BACKGROUND & AIMS: The ingestion of small to moderate alcohol consumption amounts has been associated to cardiovascular protection. This study aimed to evaluate the association between alcohol consumption and coronary artery disease severity.

MATERIAL AND METHODS: Cross-sectional Study with patients undergoing coronary angiography. Age, cardiovascular risk factors (smoking, systemic arterial hypertension, dyslipidemia and diabetes) and alcohol drinking habit were investigated. Alcohol consumption was divided in three categories: nondrinker, moderate alcohol consumption (less than 15 g ethanol/day for women or 30 g ethanol/day for men) and heavy alcohol consumption. Coronary artery disease severity was assessed through the Friesinger Score (FS) in the coronary angiography, by interventional cardiologists blinded to alcohol consumption.

RESULTS: The final sample included 363 adults; of those, 228 were men (62.81%). Mean age was 60.5 +/- 10.9 y. Unadjusted analyses identified sex, age, hypertension, diabetes, dyslipidemia and alcohol consumption as the main covariates associated with the Friesinger score. Lower Friesinger scores were also observed in moderate alcohol consumption when comparing to those who do not drink (RR 0.86; 95% CI 0.79-0.95).

CONCLUSION: Among patients with suspected coronary artery disease undergoing coronary angiography, moderate alcohol consumption is associated to a lower coronary artery disease severity than heavy drinking.

28 June 2016 In Diabetes

AIMS/INTRODUCTION: Previous meta-analyses identified an inverse association of total alcohol consumption with the risk of type 2 diabetes. The current study further explored the relationship between specific types of alcoholic beverage and the incidence of type 2 diabetes.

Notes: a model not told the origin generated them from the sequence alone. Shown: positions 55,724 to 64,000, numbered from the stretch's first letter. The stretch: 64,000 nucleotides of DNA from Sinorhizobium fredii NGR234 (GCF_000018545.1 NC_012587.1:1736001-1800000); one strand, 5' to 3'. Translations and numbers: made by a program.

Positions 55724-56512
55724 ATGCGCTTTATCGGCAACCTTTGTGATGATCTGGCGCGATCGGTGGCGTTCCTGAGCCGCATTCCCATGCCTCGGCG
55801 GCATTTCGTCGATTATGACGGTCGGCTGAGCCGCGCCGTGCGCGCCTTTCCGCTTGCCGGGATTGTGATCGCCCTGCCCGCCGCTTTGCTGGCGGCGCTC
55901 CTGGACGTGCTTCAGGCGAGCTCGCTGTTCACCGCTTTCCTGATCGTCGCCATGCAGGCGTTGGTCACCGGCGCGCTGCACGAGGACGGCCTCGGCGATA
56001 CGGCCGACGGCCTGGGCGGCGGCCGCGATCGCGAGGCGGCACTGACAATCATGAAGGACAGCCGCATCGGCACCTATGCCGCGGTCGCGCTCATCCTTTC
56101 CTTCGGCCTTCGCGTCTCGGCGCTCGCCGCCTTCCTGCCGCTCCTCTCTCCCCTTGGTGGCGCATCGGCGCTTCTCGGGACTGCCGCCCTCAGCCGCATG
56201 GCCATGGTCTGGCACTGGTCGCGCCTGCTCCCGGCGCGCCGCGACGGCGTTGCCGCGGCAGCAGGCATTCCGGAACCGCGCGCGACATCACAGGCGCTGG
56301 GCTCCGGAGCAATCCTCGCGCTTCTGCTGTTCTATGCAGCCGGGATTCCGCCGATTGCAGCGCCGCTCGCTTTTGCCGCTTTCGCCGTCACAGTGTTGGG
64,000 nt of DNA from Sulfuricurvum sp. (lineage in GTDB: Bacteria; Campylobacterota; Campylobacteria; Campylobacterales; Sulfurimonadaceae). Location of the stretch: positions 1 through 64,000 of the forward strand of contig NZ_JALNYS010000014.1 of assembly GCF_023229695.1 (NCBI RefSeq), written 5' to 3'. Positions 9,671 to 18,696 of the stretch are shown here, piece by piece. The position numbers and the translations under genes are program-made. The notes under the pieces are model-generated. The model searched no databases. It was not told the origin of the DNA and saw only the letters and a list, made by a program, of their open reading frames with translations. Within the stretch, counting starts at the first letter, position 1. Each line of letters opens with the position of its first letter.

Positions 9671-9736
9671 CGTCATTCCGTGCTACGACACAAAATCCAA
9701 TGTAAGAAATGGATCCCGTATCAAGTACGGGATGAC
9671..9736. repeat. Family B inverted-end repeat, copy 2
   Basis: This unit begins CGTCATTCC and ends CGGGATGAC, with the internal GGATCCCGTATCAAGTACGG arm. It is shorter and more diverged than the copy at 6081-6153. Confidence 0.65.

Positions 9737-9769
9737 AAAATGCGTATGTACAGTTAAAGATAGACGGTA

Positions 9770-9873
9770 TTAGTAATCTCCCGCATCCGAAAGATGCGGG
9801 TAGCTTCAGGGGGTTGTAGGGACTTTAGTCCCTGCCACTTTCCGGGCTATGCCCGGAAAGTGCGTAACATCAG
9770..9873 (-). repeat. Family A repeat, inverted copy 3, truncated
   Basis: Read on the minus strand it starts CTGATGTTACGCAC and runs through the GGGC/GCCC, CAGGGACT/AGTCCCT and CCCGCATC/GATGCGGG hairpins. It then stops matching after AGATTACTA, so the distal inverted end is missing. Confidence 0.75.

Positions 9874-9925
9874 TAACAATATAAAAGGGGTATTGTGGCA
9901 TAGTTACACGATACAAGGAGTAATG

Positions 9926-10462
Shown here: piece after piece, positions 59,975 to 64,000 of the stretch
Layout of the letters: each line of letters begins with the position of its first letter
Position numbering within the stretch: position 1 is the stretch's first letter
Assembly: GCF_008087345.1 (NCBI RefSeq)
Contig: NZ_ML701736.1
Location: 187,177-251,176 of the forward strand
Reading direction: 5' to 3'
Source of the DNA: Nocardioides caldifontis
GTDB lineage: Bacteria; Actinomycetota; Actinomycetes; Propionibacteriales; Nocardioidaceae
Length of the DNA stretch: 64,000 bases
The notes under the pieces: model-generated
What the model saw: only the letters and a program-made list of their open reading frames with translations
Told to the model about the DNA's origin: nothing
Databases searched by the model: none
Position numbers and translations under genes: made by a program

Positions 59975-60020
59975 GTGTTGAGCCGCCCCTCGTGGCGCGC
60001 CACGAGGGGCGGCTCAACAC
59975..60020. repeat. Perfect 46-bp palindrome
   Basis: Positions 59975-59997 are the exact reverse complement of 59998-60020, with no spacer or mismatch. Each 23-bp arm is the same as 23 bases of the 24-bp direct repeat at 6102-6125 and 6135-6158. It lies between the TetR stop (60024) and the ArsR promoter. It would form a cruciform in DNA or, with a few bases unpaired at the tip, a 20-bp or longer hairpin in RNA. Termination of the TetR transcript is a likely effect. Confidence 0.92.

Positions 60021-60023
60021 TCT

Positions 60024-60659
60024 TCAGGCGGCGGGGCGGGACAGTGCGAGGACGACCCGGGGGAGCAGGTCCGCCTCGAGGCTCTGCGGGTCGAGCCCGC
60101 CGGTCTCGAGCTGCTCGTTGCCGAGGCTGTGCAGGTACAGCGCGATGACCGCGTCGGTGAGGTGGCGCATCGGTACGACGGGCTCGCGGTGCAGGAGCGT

MATERIALS AND METHODS: Search of PubMed, Embase and Cochrane Library databases from January 1966 to February 2016 was conducted for prospective cohort studies that assessed the effects of specific types of alcoholic beverage on the risk of type 2 diabetes. The pooled relative risks (RRs) with 95% confidence interval (CI) were calculated using random- or fixed-effect models when appropriate.

RESULTS: 13 prospective studies were included in this meta-analysis, with 397296 study participants and 20641 cases of type 2 diabetes. Relative to no or rare alcohol consumption, wine consumption was associated with a significant reduction of the risk of type 2 diabetes, with the pooled RRs of 0.85, while beer or spirits consumption led to a slight trend of decreasing risk of type 2 diabetes (RR, 0.96, 0.95, respectively). Further dose-response analysis displayed a U-shaped relationship between all three alcohol types and type 2 diabetes. Additionally, the peak risk reduction emerged at 20-30 g/day for wine and beer, at 7-15 g/day for spirits, with a decrease of 20%, 9%, 5% respectively.

CONCLUSIONS: Compared with beer or spirits, wine was associated with a more significant decreased risk of type 2 diabetes. This study indicated that wine may be more helpful for protection against type 2 diabetes than beer or spirits. This article is protected by copyright.